September 1, 2011 Volume 25, Number 08
Spotlight on Mission
House of Hesed restores hope through love
Residence provides a home for those with HIV/AIDS
By Aaron Epp | Special to ChristianWeek
WINNIPEG, MB - When Maureen "Moe" Feakes' best friend died of AIDS in 1991, she was devastated. Determined to make a difference, she began volunteering with an HIV/AIDS service organization.
She was shocked to witness first hand the conditions some people living with the disease live in.
"When I saw some of those rooming houses that people were living in, I wouldn't let my dogs stay in some of those places," Feakes says.
"They were deplorable. Also, a lot of people were staying in the hospital for a really long time because they had nowhere else to go. I guess I was really shocked to see that people in Winnipeg were living that way. It was really upsetting."
Feakes prayed about what she could do to help. She says that in 1997, God clearly spoke to her about starting a home for men and women living with HIV/AIDS.
As a result, Feakes opened House of Hesed in 1998.
Taking its name from a Hebrew word used in the Old Testament to describe "the eternally loyal, compassionate, extravagant, non-judgemental love" of God, the house provides a home for persons living with HIV/AIDS, regardless of their race, creed, gender or sexual orientation.
The home-like setting promotes the physical, emotional, social and spiritual quality of life of persons affected by HIV/AIDS.
Located on Edmonton Street, the house is three storeys and roughly 4,000 square feet. There are 11 bedrooms, six bathrooms, two laundry rooms, a kitchen, a medicine room, a visitor's room, a screened-in porch and two rec rooms.
Over the years, more than 80 people have stayed at the house, which can accommodate 10 individuals at a time.
Feakes says the people living in the house are various ages and in various stages of health. House of Hesed staff help by liaising with doctors, giving residents medication, cooking for them and doing laundry for them.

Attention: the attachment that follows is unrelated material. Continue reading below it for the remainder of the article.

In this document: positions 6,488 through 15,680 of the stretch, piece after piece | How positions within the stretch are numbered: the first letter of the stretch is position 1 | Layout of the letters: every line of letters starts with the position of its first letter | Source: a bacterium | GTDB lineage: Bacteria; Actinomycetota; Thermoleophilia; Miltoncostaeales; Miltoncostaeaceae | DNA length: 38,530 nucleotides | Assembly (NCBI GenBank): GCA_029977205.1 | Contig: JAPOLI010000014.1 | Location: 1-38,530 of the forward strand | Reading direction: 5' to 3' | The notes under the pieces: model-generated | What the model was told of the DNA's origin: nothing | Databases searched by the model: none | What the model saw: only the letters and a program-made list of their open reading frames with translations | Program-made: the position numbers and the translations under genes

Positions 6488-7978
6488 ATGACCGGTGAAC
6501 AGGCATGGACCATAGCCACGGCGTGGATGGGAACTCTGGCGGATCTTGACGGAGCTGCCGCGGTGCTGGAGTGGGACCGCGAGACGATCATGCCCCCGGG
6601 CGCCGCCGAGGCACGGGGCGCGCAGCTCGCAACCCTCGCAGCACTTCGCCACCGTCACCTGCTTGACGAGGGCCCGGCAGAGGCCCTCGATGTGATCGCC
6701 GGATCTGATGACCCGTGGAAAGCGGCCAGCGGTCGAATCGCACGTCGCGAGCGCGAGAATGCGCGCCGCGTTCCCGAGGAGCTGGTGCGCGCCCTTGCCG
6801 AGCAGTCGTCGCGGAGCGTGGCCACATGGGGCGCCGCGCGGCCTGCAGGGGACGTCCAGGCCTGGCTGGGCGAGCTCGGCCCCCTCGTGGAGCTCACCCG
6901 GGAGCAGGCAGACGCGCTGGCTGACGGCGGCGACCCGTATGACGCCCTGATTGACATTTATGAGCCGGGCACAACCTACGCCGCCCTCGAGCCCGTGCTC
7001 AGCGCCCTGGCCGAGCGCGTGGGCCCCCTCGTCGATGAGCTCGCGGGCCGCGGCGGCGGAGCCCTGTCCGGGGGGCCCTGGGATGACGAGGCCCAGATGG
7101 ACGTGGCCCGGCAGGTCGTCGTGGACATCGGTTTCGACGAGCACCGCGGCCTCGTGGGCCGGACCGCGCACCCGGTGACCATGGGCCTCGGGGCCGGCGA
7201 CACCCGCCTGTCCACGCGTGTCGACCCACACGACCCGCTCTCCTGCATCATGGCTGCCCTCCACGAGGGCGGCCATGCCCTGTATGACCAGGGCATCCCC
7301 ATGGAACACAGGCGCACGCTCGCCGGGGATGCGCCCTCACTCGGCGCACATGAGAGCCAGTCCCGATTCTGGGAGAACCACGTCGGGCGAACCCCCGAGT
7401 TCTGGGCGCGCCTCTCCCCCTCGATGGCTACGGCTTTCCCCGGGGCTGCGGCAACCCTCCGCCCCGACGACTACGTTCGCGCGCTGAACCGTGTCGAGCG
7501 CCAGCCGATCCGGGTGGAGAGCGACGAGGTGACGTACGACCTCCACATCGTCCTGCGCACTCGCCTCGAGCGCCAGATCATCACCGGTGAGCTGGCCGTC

"We try to meet their needs, whatever that looks like," Feakes says, adding that none of the staff are health care professionals, but that House of Hesed relies heavily on a network of support it has established with health organizations in the city.
"We're not a hospice; we're a transition house," Feakes adds. "We help people transitioning from the hospital to the community, from another province to this one, or transitioning from supportive living to independent living or transitioning from life to death."
According to the Public Health Agency of Canada, there were 2,300 to 4,500 new HIV infections in Canada in 2005. That year, 58,000 people were estimated to have HIV/AIDS, with 27 per cent of those people being undiagnosed.
"The disease isn't going away," Feakes says. "It has become manageable - there's less people dying - but it's still a very serious, lethal disease."
She adds that there is still a stigma surrounding HIV/AIDS, and many people think of it as something that happens only in Africa. In reality, it affects numerous Manitobans.
"Just because you know someone has HIV/AIDS, doesn't mean you should treat them any differently," Feakes says.
Feakes and the House of Hesed staff, who are all Christian, never ask residents how they acquired the disease. They simply try to show the residents the love of Christ.
"Our tagline is, 'restoring hope through love,' because that's what we hope to do here," she says. "We want to let them know that they are valuable, they are precious. God sees them as invaluable."
More information can be found at www.houseofhesed.ca.